August 29, 2012

FAIL: Dr. Kevin Sabet’s Anti-Marijuana Legalization Arguments Debunked

August 29, 2012
no drug wat

no drug warThis week, the Huffington Post is doing a feature called “Shadow Convention” where they address topics that neither the Democratic nor Republican conventions will address.  Today they took a look at the War on (Certain American Citizens Using Non-Pharmaceutical, Non-Alcoholic, Tobacco-Free) Drugs and my one non-pot-smoking friend Dr. Kevin Sabet appeared like Punxsatawney Phil on Groundhog Day to see his shadow and declare six more years of Drug War.  And like the movie Groundhog Day, the repetition of his fallacious anti-legalization arguments is beginning to sound like the opening to I Got You, Babe by Sonny & Cher.  Let’s relive some of the classics:

A balanced and nuanced approach based on evidence, common sense, public health and public safety has been shown to produce results.

The Obama Administration’s drug war budget is still tilted two-to-one in favor of interdiction and incarceration over treatment and rehabilitation, just as it was during the George W. Bush Administration.  (Speaking of Groundhog Day, have you noticed how much Bush’s DEA Administrator looks like Obama’s?)

(a) Community-based prevention that focuses not only on preventing drug use among school kids, but also on changing ill-conceived local laws and ordinances that promote underage drinking, smoking and marijuana use (so-called “environmental policies”);

You mean like drug testing 11-year-olds for the school orchestra?  Maintaining school policies that punish underage marijuana use worse than underage drinking, thus promoting use of a more harmful substance?  Cancelling student aid for college kids who get caught with a joint?  And since pot smoking among kids is now more prevalent than tobacco smoking, and tobacco’s highly addictive and available to eighteen-year-olds legally, why didn’t we have to lock up adult cigarette smokers in cages to achieve the drop in lifetime tobacco smoking for youth from the high 70-percents to the low 40-percents?

(b) Early intervention and detection of drug use in health settings - after all, prescription drug overdose is now the leading cause of accidental death in this country, and health professionals need to be better equipped to deal with this epidemic;

What could better help alleviate the prescription drug overdose epidemic than allowing many of those patients to treat their conditions with non-toxic medical marijuana that is incapable of producing an overdose?  Surveys show that medical marijuana patients are able to reduce or eliminate most of their prescription med needs and studies show that cannabinoids have a synergistic effect with opioids to better reduce pain with less drugs.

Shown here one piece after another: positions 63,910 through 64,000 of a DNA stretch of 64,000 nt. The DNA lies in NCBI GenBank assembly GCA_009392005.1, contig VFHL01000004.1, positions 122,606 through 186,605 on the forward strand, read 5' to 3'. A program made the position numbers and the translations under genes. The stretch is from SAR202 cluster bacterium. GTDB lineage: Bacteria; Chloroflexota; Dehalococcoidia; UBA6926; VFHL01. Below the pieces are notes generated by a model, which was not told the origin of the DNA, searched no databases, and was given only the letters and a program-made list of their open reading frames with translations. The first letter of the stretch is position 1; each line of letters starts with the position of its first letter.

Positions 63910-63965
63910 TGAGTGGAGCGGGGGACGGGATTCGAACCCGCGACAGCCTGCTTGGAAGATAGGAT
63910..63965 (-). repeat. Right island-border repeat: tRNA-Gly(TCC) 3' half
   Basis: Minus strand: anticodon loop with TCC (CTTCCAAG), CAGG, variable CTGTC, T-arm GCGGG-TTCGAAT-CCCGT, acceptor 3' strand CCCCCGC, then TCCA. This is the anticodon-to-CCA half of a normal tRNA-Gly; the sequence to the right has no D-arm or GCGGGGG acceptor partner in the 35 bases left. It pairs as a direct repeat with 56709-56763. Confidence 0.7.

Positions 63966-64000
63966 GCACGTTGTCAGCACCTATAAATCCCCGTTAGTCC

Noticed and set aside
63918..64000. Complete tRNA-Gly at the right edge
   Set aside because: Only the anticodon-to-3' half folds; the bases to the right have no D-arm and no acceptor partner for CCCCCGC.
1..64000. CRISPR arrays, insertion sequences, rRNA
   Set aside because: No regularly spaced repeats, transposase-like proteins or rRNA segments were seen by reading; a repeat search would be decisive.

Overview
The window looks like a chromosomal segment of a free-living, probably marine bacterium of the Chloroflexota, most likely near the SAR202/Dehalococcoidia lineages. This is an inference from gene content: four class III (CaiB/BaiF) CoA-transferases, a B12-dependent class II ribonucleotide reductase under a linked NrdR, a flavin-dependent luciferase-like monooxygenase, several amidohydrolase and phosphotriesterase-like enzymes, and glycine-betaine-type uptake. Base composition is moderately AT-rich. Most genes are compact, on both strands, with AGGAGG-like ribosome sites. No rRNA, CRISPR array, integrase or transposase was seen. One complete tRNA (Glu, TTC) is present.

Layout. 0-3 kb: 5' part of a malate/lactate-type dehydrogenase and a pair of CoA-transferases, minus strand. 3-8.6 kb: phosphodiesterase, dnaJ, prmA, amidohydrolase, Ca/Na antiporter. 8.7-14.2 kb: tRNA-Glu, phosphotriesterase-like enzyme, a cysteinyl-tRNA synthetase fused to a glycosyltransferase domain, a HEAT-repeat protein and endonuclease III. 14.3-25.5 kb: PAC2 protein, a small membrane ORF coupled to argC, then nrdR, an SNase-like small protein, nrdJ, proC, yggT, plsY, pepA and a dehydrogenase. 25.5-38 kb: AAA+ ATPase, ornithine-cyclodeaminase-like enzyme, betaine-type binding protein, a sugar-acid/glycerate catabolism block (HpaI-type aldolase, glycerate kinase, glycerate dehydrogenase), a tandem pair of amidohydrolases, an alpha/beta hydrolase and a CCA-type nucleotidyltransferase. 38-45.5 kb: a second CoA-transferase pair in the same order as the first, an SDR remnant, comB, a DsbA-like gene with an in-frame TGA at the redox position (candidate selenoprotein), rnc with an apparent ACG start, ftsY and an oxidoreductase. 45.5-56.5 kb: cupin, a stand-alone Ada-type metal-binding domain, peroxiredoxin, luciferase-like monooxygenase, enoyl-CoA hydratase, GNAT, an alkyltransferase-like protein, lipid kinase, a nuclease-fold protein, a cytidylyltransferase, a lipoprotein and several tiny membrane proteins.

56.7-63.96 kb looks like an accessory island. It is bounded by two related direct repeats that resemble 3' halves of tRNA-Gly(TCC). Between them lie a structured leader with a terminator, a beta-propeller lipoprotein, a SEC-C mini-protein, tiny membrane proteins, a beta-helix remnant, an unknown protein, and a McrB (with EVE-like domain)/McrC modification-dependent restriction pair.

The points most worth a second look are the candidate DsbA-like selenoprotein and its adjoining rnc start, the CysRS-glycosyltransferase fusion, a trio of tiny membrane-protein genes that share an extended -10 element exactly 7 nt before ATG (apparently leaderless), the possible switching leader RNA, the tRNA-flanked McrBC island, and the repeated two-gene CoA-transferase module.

(c) Evidence-based treatment, including methadone and buprenorphine, as well as 12-step programs;

I’m all for helping addicts.  My dad was a speed addict and alcoholic whose life was saved by in-patient residential detox and treatment and the 12 Steps of Alcoholics Anonymous.  That’s why I’m furious that the scarce resource of rehab beds is wasted on the 57% of marijuana smokers who are only in rehab because they got caught with marijuana, and that 37% of all marijuana smokers admitted to rehab hadn’t even smoked pot in thirty days.

(d) Recovery-based policies that don’t penalize people for past drug use and instead facilitate full and productive participation in society;

In the state of Florida, if you are caught with three-quarters of an ounce of marijuana, you have committed a felony.  You will do five years of time in prison, mandatory, where you will have no participation in society, aside from working at slave wages for American corporations.  You lose your right to vote while in prison, on parole, on probation, and for at least five years after completing all of those, at which point you may begin to petition the state for your right to vote, which may or may not ever be restored to you.  This situation has helped make it so almost a quarter (23.3%) of Florida’s voting-age African-American population cannot vote.

Along with potential loss of voting rights for life, you will be forced to check the “Have you been convicted of a crime?” checkbox on all job applications and every background or Google search on you will alert potential employers, landlords, universities, and friends and lovers that you are a drug felon.  Unsurprisingly, many people in this situation turn to selling drugs or committing crime, leading them back into the private prison profit ledgers.

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